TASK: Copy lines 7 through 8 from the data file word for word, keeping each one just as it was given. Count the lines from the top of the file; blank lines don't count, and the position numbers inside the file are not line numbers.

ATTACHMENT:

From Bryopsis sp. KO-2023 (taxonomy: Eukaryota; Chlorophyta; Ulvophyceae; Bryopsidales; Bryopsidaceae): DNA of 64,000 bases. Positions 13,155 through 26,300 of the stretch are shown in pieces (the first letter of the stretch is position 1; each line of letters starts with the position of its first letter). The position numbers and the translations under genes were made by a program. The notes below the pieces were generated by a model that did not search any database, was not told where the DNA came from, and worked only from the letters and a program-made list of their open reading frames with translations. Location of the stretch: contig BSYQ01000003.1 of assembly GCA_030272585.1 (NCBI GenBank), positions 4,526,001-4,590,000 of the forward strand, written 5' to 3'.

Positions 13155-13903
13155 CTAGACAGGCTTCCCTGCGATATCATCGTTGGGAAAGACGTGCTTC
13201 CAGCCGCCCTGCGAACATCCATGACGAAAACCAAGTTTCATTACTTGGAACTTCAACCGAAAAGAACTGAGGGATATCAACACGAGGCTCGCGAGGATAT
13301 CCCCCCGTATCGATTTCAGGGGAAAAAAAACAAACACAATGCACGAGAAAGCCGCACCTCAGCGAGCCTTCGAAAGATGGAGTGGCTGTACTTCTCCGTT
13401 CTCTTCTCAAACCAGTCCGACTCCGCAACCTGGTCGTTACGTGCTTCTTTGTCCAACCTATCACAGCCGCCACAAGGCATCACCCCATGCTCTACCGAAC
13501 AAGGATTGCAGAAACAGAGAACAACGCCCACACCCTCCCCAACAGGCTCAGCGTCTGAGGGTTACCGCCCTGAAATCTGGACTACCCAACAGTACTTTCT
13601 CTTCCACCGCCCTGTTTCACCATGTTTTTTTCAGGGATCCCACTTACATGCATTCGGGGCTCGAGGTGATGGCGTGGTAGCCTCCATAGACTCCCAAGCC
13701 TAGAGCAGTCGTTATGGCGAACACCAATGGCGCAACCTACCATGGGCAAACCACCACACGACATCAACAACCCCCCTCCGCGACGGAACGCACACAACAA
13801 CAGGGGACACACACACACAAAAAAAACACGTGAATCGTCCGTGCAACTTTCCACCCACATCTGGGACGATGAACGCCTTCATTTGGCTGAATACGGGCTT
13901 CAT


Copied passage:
13501 AAGGATTGCAGAAACAGAGAACAACGCCCACACCCTCCCCAACAGGCTCAGCGTCTGAGGGTTACCGCCCTGAAATCTGGACTACCCAACAGTACTTTCT
13601 CTTCCACCGCCCTGTTTCACCATGTTTTTTTCAGGGATCCCACTTACATGCATTCGGGGCTCGAGGTGATGGCGTGGTAGCCTCCATAGACTCCCAAGCC